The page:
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Many Adventures of a Nomadic Poet A young poet with Asperger's makes travel his passion, and away he goes...

Reflecting on the DPRK

NORTH KOREA | Saturday, 21 November 2015 | Views [439]

In a day in the DPRK there’s always a lot to write about and talk about. Slightly sad I was this morning and certainly I indulged in too much soju last night. I would thank Margo for tipping out my last drink and walking me to my room last night. Five days is most certainly not enough time for the DPRK. This journey, like those to my other previous 35 countries, has taught me a lot but in a very different way. We all understand that the DPRK isn’t as bad as everyone says it is. As humans we tend to believe 95% or more of what we hear when chances are half or more are lies. What the US thinks of the DPRK, the DPRK thinks of the US, and I feel the US only hates the DPRK because it’s one of the last remaining countries not to bow to them. If the Korean Peninsula was a major oil-producing region, the DPRK would have been wiped off the map eons ago and Kim Il-sung or Kim Jong-il would have been toppled as quickly as Saddam Hussein. As we all boarded the bus this morning it was time to say goodbye to Ms. Tong; she’s staying behind at the hotel. Still dark it was a 30-minute drive to the airport. I advised everyone to take photos of their visa since immigration keeps it upon leaving. Lim let out some last-minute jokes and I told both him and Mr. Kim to contact me if they ever come to Australia (or wherever else I am in the world); both of them have my business card. Wisely, I packed two different DPRK won notes in two different places in my luggage: one amidst some CDs in my large bag and another amidst some visa paperwork in my wallet. With only a cursory glance at my wallet and what notes I had stick out obviously I was let through and I nearly forgot my bag in the process! Laura and I would get a photo. Whilst I don’t have many favourites, I’ve really enjoyed hanging out with Laura.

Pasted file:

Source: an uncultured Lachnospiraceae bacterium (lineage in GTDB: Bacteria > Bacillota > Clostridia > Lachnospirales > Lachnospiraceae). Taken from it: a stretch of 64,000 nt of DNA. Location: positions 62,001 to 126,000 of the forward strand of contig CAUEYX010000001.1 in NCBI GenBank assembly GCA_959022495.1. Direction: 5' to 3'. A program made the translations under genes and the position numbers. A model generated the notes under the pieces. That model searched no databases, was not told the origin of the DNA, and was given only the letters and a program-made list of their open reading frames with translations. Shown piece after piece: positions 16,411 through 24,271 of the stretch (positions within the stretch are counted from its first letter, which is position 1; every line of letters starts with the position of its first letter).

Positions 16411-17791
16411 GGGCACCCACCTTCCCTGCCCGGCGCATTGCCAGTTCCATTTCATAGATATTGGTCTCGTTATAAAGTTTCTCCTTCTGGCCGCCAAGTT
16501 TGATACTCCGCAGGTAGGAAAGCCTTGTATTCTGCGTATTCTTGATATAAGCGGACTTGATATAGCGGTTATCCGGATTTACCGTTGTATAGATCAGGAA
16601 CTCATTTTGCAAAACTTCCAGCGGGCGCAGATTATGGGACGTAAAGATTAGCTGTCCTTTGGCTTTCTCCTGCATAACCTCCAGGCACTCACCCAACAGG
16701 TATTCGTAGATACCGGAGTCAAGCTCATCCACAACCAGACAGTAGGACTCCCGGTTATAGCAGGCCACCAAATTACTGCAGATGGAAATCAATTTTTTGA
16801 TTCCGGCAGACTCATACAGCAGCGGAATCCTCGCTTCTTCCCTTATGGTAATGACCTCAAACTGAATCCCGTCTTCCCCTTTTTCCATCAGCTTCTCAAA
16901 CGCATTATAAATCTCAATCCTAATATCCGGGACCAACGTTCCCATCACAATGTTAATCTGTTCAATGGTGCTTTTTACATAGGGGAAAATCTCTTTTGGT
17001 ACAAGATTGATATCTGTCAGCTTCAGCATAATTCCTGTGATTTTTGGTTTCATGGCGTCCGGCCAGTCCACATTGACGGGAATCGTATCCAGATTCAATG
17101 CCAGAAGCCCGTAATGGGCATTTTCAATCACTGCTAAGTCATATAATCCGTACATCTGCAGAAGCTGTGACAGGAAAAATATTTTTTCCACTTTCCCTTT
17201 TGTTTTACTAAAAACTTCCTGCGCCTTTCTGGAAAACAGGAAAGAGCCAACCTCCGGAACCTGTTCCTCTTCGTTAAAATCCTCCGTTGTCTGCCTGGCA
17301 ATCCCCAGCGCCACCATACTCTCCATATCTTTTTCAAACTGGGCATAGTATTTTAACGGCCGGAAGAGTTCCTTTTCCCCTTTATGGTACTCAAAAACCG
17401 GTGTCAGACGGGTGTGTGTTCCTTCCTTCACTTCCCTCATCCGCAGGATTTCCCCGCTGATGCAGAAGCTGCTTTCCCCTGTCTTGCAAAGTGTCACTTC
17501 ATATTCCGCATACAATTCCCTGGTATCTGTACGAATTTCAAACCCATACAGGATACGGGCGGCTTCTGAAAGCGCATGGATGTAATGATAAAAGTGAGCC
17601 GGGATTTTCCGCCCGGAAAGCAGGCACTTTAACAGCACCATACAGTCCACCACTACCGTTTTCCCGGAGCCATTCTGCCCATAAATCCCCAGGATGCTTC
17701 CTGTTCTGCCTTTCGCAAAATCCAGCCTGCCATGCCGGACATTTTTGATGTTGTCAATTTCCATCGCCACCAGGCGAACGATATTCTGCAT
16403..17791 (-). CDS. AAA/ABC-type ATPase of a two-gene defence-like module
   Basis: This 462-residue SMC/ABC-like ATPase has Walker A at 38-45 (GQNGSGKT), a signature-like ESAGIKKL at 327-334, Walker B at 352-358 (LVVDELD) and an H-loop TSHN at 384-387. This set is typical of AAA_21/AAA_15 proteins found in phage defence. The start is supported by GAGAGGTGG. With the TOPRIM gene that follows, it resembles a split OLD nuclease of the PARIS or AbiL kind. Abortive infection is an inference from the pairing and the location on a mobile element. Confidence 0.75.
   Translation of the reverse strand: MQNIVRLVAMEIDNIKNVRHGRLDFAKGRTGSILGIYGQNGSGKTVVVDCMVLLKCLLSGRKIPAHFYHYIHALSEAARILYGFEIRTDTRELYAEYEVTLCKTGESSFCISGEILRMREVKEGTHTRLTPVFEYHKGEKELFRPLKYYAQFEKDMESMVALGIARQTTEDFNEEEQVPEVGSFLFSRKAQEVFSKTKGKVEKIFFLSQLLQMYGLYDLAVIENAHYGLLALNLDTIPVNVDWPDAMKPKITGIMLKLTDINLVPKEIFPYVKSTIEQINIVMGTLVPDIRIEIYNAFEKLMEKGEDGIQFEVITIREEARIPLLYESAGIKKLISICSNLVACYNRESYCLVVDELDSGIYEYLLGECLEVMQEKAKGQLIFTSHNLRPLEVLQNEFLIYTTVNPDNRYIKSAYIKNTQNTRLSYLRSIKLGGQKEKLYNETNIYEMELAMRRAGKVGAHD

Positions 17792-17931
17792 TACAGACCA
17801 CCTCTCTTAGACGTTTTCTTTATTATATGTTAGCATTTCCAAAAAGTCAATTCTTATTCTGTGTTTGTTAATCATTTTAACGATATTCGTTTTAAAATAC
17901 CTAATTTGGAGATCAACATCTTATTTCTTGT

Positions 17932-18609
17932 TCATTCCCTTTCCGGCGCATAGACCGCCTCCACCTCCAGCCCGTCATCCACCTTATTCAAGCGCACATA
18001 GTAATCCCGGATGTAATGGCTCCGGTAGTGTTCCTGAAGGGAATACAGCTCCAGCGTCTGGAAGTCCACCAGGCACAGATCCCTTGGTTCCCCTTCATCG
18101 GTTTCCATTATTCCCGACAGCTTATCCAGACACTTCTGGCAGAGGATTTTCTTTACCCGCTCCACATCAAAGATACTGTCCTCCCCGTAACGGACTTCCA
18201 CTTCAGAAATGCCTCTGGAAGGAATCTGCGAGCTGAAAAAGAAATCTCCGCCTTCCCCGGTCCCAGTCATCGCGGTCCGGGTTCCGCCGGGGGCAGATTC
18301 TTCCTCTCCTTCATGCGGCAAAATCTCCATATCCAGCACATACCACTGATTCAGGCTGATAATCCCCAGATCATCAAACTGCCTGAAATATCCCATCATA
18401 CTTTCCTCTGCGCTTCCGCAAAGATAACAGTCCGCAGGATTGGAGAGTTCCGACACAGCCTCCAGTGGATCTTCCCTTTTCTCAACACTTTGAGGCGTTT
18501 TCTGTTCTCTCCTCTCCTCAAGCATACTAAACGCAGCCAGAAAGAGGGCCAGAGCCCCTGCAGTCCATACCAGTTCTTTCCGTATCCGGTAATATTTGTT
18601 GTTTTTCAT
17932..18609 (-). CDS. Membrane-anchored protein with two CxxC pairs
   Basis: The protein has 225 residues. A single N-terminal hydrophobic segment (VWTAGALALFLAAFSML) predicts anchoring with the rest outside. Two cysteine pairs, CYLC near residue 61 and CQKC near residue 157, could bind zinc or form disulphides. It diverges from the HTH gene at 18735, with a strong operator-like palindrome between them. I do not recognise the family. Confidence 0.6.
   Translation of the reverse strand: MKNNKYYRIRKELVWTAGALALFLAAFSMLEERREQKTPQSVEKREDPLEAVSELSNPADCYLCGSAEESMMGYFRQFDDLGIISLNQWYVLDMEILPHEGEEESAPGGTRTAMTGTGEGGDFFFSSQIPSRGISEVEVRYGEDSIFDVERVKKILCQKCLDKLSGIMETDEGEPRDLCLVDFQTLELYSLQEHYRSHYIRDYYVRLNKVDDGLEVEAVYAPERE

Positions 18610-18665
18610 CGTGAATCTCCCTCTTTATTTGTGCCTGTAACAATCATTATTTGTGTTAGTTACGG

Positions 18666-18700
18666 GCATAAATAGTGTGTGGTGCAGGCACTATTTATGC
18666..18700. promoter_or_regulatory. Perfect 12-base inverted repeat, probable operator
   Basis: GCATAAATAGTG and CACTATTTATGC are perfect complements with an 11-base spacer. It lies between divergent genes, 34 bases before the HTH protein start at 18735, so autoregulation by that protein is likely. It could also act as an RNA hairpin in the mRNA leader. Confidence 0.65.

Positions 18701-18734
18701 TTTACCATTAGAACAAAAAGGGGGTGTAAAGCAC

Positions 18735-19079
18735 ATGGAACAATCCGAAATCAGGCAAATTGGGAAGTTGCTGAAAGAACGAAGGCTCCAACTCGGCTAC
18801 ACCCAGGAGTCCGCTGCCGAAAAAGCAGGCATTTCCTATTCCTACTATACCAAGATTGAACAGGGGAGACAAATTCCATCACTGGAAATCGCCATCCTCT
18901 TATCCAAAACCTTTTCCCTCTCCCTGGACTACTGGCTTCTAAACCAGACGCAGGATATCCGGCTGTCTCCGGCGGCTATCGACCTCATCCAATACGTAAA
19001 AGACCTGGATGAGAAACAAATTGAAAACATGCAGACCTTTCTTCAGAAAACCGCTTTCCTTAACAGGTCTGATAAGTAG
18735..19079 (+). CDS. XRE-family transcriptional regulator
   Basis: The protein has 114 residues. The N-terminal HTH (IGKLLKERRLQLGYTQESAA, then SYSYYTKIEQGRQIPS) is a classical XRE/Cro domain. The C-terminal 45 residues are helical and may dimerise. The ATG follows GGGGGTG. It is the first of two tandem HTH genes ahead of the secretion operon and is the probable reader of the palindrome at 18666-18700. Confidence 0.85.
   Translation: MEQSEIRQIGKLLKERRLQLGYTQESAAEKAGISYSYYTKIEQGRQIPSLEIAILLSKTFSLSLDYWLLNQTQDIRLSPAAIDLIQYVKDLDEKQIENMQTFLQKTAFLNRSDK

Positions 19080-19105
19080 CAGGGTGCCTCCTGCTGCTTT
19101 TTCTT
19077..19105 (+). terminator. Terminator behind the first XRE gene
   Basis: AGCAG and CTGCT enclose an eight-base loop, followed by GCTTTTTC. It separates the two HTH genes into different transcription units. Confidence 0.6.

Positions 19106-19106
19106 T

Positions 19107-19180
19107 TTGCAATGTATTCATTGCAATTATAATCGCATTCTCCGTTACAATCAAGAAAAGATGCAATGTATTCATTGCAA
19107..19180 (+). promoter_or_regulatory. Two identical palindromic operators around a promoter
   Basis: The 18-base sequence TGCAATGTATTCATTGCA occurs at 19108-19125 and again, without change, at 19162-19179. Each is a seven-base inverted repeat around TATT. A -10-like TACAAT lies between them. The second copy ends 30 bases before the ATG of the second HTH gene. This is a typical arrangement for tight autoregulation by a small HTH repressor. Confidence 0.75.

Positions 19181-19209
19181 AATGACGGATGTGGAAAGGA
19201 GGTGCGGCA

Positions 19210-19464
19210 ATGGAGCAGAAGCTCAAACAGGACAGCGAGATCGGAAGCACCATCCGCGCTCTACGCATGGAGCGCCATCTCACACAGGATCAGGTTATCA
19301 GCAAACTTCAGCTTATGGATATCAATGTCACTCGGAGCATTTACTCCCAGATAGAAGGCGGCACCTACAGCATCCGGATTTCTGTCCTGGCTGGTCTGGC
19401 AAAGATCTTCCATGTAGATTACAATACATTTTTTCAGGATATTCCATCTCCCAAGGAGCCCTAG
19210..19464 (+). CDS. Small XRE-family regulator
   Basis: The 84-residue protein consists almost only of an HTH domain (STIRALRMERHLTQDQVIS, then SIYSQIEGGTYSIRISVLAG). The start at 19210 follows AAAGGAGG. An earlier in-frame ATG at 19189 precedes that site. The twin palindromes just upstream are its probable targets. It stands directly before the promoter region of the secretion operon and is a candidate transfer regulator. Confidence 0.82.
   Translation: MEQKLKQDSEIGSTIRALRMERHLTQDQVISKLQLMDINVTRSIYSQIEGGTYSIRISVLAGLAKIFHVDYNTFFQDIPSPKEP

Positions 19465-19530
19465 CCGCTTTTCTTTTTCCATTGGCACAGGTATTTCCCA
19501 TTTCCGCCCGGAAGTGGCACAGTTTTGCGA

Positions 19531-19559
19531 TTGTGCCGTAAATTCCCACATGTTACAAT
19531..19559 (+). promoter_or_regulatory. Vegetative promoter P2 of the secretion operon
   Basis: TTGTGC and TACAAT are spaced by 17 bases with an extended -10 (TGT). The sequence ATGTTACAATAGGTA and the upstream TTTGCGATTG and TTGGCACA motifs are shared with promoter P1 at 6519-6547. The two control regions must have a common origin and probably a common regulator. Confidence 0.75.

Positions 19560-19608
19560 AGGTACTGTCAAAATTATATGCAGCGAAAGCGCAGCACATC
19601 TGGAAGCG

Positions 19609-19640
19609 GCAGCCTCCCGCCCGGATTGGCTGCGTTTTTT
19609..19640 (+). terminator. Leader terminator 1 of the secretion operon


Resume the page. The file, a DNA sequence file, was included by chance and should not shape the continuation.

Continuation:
She has a very bubbly personality and is fun to hang out with. Air Koryo 151 would power into the sky over the DPRK landscape and I think we’d all be slightly emotional. This is a journey that has really touched all of us and as much as I shun guided tours, the DPRK is a place where a tour is extremely useful. Democratic People’s Republic of Korea, you’ve had a really positive impact on me and have shed a very bright light. I hope to return someday! 

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